Caro EmeraldPhoto: Adrie MouthaanMob: 0031 6 22469335www.adriemouthaan.nlDutch jazz-pop chanteuse Caro Emerald might still be an unfamiliar name to Aussie music fans, but in her native country, she’s bigger than Michael Jackson. Caro’s 2010 debut, the slyly addictive Deleted Scenes from the Cutting Room Floor, overtook Jackson’s Thriller to become the longest-running number one album in the country’s history. So is the 32-year-old classically trained jazz singer a bona fide pop superstar in the Netherlands?

“In Amsterdam it is not seen to be cool to be starstruck, so I am able to walk down the street and go to the supermarket without people constantly coming up me,” Emerald told the Star Observer.

Her success isn’t limited to her home country, though – Emerald recently scored a surprise UK number one with her sophomore album, The Shocking Miss Emerald.

“When it happened it was incredible, I had to pinch myself all the time. I decided to celebrate the whole of that week and consumed champagne every night – it was a lot of fun!”

It may seem a meteoric rise for Emerald, but life wasn’t always so easy. A few years ago, armed with what was to become her debut single Back It Up, the singer found record labels just weren’t interested in her beguiling mix of jazz, pop and cabaret sounds.

“Our plan A was to get signed, but none of the record companies were coming back to us so we just reverted to plan B, which was to release it ourselves! It was tough at times but compared to other artists who have toured non-stop for years and years, I was lucky.”

Emerald originally trained as a more ‘traditional’ jazz vocalist at the Amsterdam Conservatory. When it came to making her own music, did she always know she wanted to make jazz with a more modern, pop-friendly twist?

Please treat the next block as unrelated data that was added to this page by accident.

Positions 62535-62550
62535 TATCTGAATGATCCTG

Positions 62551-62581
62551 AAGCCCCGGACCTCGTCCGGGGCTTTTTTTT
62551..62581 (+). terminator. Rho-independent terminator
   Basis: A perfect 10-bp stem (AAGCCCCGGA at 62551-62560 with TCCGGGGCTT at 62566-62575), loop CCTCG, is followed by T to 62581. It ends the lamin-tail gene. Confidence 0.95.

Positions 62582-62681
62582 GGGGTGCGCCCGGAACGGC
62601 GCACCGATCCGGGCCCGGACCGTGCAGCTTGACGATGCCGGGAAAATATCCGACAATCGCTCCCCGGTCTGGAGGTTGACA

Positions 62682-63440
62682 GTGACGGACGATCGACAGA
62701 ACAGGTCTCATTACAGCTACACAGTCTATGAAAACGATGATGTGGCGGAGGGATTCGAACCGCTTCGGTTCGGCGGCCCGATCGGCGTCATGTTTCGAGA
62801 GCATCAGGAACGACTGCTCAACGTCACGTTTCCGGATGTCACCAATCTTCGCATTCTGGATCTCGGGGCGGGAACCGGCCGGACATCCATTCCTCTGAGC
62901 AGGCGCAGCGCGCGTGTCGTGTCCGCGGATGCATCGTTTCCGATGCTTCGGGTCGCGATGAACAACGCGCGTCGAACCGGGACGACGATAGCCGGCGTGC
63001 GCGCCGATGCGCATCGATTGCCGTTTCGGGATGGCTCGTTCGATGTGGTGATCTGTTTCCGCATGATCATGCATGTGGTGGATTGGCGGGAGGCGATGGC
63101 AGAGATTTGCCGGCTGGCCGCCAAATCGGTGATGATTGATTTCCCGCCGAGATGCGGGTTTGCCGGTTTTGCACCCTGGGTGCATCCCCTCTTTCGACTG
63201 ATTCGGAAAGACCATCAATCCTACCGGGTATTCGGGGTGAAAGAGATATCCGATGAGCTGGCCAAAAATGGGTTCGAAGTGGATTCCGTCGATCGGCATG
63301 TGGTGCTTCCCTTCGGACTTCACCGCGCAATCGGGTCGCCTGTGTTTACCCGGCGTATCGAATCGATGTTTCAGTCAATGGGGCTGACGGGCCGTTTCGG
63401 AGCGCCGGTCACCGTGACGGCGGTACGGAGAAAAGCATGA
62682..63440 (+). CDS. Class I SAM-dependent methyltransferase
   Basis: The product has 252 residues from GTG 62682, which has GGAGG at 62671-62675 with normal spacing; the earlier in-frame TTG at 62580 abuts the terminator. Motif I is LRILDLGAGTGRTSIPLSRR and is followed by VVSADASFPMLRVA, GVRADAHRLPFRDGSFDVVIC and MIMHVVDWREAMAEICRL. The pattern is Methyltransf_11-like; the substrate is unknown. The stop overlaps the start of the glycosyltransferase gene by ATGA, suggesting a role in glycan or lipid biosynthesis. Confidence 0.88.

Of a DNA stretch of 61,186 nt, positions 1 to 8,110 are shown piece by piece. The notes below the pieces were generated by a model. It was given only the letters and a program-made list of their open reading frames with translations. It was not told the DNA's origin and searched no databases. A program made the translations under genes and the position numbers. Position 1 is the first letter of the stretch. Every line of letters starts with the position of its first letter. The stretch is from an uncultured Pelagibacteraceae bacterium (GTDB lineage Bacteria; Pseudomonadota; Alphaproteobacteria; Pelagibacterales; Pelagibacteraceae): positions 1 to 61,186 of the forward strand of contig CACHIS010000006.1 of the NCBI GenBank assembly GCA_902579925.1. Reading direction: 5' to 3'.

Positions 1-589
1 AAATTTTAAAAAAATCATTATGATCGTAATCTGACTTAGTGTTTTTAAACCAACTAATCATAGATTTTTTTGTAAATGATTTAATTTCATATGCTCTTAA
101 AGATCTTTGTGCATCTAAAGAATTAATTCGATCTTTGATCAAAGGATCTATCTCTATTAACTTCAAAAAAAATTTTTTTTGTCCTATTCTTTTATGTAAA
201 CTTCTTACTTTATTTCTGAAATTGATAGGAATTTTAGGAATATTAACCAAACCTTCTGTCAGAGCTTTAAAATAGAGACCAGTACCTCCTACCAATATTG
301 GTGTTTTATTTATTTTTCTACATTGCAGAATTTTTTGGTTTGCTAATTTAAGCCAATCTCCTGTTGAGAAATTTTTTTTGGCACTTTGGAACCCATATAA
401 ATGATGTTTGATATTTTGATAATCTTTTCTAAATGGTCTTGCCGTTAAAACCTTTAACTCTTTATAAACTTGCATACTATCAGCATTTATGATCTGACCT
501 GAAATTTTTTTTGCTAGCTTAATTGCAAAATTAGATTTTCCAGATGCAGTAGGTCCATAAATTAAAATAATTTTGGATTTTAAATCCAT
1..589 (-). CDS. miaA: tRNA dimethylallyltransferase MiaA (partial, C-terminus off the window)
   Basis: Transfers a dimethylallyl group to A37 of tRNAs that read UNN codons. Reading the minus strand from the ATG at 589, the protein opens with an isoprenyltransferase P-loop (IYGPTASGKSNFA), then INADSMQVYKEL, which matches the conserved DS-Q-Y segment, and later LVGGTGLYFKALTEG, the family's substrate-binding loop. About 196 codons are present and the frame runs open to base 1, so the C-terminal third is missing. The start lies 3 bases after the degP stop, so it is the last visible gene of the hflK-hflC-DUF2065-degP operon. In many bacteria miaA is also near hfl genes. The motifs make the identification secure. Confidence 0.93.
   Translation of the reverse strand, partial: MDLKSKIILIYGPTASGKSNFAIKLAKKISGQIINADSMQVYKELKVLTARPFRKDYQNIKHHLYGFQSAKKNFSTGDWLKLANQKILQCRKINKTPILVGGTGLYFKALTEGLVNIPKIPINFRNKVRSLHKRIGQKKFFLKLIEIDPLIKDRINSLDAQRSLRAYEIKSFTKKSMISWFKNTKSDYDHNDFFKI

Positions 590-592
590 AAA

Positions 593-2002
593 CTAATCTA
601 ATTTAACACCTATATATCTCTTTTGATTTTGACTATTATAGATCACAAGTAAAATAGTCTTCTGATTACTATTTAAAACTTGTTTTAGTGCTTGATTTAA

“When I went to the Amsterdam Conservatory there were only two choices of music: jazz and classical,” she explained.

“Jazz appealed to me especially old school jazz, but I always had it in me that I wanted to be a pop singer so seemed to always be attracted to the more commercial side of the jazz spectrum. Then Amy Winehouse came along and paved the way for this to happen.

“She was the first singer I felt that made the fusion really work… she was a great inspiration to me.”

The Shocking Miss Emerald is stuffed full of songs just as catchy as what’s become her trademark hit, Back It Up. We’re particularly partial to the gender-bending anthem Coming Back as a Man, and it made us wonder – just what would Emerald do if she were a man for a day?

“I would definitely go shopping for men’s clothes and try on loads to find out what would suit me as a man. I’d go to a bar to see it from a different perspective, flirt with some girls and generally have a good time…”

The Shocking Miss Emerald (Warner) is out now.

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